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2021 Global Research Trips

In 2021, Stanford Global Studies awarded Global Perspectives Grants, which are made possible through the generous support of Mr. Dapeng Zhu and Ms. Xiao Liu, to master's students from across the division for non-travel research. Read a few highlights about their experiences abroad below. 

Understanding the politics of Tajikistan

Carly Seedall


As part of the capstone project for the M.A. in Russian, East European and Eurasian Studies, I hoped to explore the politics of Tajikistan, a country where I spent time as an undergraduate student, while contributing to the field of migration studies. I pieced together my project throughout my academic year at CREEES and developed my understanding of relevant theories and methodology through Stanford courses on the Sociology of Immigration and Qualitative Interviewing.

Though most migrants from Tajikistan live and work in the Russian Federation, there is a small but growing group of Tajikistani migrants in the European Union who have sought asylum for political purposes, since they are members of several opposition groups that were outlawed by Tajikistan’s president starting in 2015. After reading about a 2018 coalition formed between four EU-based Tajikistani opposition groups, I wanted to understand whether members of the EU-based opposition with different political visions may be cooperating due to their shared position as Tajikistanis in exile. After conducting 10 remote semi-structured interviews with Tajikistani exiles in Germany, Austria, Poland, and the Netherlands, I learned that the transnational repression tactics employed by Tajikistan’s government have greatly hindered cooperation among this group of migrants, trumping the mechanisms that may promote cooperative behavior. I am thankful for the openness and bravery of my interviewees, who shared their experiences of fleeing from their homeland, adjusting to life abroad, and hopes for political freedom in their country, and was honored to be able to elevate their voices.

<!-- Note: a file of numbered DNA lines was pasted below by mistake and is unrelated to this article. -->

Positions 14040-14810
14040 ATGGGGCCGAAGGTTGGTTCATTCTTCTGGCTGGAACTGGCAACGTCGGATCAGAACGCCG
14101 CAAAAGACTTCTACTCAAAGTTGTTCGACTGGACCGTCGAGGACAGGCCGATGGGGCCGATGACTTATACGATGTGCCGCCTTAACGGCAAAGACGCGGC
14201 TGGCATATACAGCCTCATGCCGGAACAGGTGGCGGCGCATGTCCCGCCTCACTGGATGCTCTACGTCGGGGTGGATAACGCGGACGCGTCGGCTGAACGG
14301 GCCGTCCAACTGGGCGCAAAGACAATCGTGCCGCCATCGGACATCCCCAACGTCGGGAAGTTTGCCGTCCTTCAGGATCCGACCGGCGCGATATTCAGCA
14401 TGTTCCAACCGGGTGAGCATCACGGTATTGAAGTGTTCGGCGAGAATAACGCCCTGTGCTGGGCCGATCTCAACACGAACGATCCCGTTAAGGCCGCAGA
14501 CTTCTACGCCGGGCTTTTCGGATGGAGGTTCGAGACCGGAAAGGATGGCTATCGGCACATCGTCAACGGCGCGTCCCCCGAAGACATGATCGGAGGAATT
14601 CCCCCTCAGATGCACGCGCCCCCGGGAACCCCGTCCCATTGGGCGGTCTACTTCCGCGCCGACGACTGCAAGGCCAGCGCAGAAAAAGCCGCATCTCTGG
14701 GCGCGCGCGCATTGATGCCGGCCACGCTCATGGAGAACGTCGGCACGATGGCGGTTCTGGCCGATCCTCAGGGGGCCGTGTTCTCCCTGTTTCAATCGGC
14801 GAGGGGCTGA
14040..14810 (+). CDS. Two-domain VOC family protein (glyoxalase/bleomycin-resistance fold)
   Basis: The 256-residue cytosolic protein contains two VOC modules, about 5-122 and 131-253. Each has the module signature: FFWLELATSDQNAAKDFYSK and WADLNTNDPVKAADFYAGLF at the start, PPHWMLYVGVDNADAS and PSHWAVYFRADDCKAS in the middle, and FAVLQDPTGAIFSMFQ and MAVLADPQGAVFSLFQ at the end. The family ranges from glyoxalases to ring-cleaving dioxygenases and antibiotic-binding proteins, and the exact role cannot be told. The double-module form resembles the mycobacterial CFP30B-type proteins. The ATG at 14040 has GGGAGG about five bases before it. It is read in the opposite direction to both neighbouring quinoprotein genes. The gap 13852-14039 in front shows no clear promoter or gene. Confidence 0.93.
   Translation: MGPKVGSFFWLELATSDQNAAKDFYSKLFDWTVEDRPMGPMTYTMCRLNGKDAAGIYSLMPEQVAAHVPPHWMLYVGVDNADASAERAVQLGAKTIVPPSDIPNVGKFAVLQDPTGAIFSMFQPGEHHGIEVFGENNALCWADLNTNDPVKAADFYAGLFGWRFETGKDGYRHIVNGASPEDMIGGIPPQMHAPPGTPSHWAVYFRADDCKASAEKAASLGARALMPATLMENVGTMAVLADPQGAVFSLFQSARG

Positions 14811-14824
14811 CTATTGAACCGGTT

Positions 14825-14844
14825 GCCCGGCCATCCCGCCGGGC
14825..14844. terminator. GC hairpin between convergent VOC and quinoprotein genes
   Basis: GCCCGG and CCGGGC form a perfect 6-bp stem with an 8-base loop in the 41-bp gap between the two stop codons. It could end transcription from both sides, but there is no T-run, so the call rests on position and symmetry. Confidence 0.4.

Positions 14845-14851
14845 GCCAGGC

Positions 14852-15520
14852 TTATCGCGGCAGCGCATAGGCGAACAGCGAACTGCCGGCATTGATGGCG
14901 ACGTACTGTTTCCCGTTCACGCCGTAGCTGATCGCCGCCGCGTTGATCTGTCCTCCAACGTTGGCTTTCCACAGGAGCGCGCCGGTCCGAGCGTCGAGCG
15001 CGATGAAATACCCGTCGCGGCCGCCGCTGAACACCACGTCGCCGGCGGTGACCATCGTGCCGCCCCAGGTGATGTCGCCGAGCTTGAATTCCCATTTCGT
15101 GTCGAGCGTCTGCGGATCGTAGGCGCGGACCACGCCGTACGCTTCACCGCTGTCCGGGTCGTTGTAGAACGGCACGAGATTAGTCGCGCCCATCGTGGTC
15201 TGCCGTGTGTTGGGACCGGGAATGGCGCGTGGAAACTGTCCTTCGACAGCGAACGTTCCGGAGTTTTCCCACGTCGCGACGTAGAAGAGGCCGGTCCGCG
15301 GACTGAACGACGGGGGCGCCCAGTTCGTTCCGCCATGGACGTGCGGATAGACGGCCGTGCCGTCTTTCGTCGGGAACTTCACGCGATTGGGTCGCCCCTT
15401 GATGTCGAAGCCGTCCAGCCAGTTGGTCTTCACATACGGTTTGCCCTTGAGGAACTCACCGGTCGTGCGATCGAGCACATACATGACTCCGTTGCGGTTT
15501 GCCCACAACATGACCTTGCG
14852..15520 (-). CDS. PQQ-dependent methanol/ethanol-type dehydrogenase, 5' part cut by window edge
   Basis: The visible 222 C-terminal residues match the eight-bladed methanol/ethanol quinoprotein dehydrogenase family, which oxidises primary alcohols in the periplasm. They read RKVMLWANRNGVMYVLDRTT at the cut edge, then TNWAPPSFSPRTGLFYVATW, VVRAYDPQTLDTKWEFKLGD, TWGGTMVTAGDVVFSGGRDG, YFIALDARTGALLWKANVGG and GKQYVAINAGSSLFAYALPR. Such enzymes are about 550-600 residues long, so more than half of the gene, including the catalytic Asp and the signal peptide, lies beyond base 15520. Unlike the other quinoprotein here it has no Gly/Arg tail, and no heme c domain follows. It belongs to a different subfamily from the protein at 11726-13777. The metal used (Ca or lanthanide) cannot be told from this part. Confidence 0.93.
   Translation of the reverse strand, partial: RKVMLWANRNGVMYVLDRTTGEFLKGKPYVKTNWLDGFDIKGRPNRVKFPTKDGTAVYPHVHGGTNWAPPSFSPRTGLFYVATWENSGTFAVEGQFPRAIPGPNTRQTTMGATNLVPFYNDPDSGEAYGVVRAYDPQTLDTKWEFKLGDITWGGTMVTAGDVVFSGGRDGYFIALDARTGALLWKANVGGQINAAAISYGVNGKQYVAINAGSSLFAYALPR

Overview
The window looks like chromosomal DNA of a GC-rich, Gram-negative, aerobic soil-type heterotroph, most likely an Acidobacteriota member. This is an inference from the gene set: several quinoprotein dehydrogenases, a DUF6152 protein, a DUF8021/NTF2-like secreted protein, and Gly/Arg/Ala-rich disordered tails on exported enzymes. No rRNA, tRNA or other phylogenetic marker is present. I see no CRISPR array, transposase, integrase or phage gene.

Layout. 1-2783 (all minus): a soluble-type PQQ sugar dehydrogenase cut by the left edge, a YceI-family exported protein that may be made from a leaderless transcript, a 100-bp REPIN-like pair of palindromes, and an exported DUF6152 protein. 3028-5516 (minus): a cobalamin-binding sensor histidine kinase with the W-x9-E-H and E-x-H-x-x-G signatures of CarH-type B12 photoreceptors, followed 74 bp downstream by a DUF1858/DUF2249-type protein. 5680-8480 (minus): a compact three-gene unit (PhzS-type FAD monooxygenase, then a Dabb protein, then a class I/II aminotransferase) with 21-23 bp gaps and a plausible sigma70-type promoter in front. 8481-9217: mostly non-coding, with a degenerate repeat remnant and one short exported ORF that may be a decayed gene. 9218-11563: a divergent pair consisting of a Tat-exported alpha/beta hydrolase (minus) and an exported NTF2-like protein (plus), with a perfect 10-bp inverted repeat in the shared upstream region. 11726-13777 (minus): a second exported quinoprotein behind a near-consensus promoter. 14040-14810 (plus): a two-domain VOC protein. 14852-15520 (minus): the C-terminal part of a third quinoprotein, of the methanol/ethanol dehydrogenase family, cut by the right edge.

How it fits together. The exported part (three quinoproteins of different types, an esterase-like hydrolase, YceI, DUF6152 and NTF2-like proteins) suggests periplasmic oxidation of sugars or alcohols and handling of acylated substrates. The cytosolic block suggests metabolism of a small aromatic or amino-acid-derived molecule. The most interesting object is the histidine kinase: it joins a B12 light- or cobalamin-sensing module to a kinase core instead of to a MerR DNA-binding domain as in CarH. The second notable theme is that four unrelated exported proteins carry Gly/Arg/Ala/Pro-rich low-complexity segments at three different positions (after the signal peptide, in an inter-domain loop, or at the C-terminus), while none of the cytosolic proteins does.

With the grant, I was able to hire an interpreter to help with the interviews (as an intermediate student of Russian, my interpreter’s help was crucial in minimizing the language gap between me and the interviewees) and use a better-quality automated transcription service to organize and clean up my data. Having an opportunity to work with refugees and in research also inspired me to search for jobs in this field. To date, I have had several interviews with relevant organizations and am looking forward to a career in research.